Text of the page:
April 5, 2020

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Repair Your Credit Before Your Home Loan

Repair Your Credit Before Your Home Loan

Interested in applying for an FHA mortgage or a refinance loan? It’s not as easy as finding a lender and applying; you will need plenty of time to save for the expenses of the loan including the down payment and closing costs.

But you also need more time in another way; taking a preliminary step as early as possible in your loan process can make the difference between loan approval and rejection.

What is that preliminary step? Reviewing your credit report for errors and identity theft evidence. It’s also about working on raising your FICO scores based on the results of your credit report review.

All Americans are entitled to a free copy of their credit report once per year, so there is no cost to obtain one. You can start working on your credit at any time and you don’t have to pay someone else to improve your own FICO scores if you know how to do it. (See below.)

Reviewing Your Credit Report: Timing Counts

If you are committed to buying your own house, pull your credit report as soon as you know that’s what you want to do. You will need all the time you can get for one simple reason: if there are problems with your report that need addressing, correcting the report is time-consuming.

It may take months to resolve. Pulling your report as early as possible gives you some insurance against having to rush through that process and hope for the best.

Your Repayment History Is King

Late payments and missed payments on any financial obligation are among the top reasons for low credit scores. If you have trouble making payments manually on time each month, set up automatic payments on as many of your accounts as possible.

Your lender wants to see at least 12 months of on-time payments, ESPECIALLY on rent or other housing-related costs. Anything less hurts your ability to qualify for a mortgage regardless of your credit score.

Don’t tempt fate; focus on your payment history and be aggressive about paying on time for best results at FHA home loan application time.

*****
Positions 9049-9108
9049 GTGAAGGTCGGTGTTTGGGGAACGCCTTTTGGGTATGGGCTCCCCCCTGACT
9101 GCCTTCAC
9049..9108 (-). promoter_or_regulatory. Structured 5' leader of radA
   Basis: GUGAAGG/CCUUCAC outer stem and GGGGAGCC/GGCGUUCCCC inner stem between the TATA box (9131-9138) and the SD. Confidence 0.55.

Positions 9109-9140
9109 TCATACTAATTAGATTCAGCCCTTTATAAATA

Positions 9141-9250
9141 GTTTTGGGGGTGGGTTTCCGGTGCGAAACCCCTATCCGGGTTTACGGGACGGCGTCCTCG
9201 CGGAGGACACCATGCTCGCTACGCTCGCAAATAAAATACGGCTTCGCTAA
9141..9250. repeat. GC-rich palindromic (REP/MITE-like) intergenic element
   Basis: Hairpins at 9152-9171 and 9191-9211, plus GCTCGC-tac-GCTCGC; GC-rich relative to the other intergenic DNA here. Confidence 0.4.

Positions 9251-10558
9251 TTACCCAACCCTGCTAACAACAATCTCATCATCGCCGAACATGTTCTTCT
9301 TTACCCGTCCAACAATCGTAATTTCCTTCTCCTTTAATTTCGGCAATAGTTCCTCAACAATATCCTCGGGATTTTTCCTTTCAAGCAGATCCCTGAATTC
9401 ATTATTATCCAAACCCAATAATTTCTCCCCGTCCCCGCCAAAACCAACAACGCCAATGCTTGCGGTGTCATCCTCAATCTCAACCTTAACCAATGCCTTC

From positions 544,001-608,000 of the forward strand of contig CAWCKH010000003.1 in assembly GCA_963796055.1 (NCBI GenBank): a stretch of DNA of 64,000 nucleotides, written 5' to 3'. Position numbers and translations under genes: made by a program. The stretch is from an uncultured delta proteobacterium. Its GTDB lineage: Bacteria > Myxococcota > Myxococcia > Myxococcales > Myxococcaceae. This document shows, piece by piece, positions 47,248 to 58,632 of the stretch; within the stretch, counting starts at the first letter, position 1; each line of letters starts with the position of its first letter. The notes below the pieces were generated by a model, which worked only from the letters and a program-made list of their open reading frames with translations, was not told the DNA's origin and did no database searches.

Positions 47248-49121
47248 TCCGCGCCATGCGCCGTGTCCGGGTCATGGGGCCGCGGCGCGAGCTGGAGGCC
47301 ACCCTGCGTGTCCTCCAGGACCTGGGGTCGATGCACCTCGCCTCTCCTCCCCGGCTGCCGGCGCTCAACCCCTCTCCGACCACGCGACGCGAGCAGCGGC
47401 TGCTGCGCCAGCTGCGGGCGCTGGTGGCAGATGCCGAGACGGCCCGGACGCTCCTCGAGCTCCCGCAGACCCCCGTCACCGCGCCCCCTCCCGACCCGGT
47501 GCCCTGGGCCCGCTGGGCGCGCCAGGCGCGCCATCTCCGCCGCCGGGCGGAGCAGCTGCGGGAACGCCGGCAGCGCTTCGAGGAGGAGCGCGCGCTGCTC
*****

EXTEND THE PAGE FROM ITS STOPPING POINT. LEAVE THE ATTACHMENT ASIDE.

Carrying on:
Down Payment

Worried about your ability to qualify for a mortgage or refinance loan? Knowing your credit needs work far in advance can help but there is one thing to keep in mind about your credit score–your lender won’t automatically disqualify you for a mortgage or refi loan just because your FICO scores are not perfect.

How does the lender justify approving your loan even with a lower score?

If your FICO scores in a certain range below “ideal” (determined by the lender’s standards as well as FHA guidelines) you may still get approved for a loan in spite of the lower credit scores.

What’s the catch? Your lender will ask for a higher down payment. You could be asked to pay 10% down instead of 3.5% down if your FICO scores are lower than the ideal range for what lenders call “maximum financing”.

The higher down payment can be challenging but the down payment issue can be managed.

You will have a much better time coming up with your down payment funds if you have a down payment grant program operating in your housing market. For borrowers with that as an option, the down payment factor is potentially far less of an issue.

Joe Wallace - Staff Writer

By Joe Wallace

March 13, 2020

Joe Wallace has been specializing in military and personal finance topics since 1995. His work has appeared on Air Force Television News, The Pentagon Channel, ABC and a variety of print and online publications. He is a 13-year Air Force veteran and a member of the Air Force Public Affairs Alumni Association. He was Managing editor for www.valoans.com for (8) years and is currently the Associate Editor for FHANewsblog.com.

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About FHANewsBlog.com
FHANewsBlog.com was launched in 2010 by seasoned mortgage professionals wanting to educate homebuyers about the guidelines for FHA insured mortgage loans. Popular FHA topics include credit requirements, FHA loan limits, mortgage insurance premiums, closing costs and many more. The authors have written thousands of blogs specific to FHA mortgages and the site has substantially increased readership over the years and has become known for its “FHA News and Views”.

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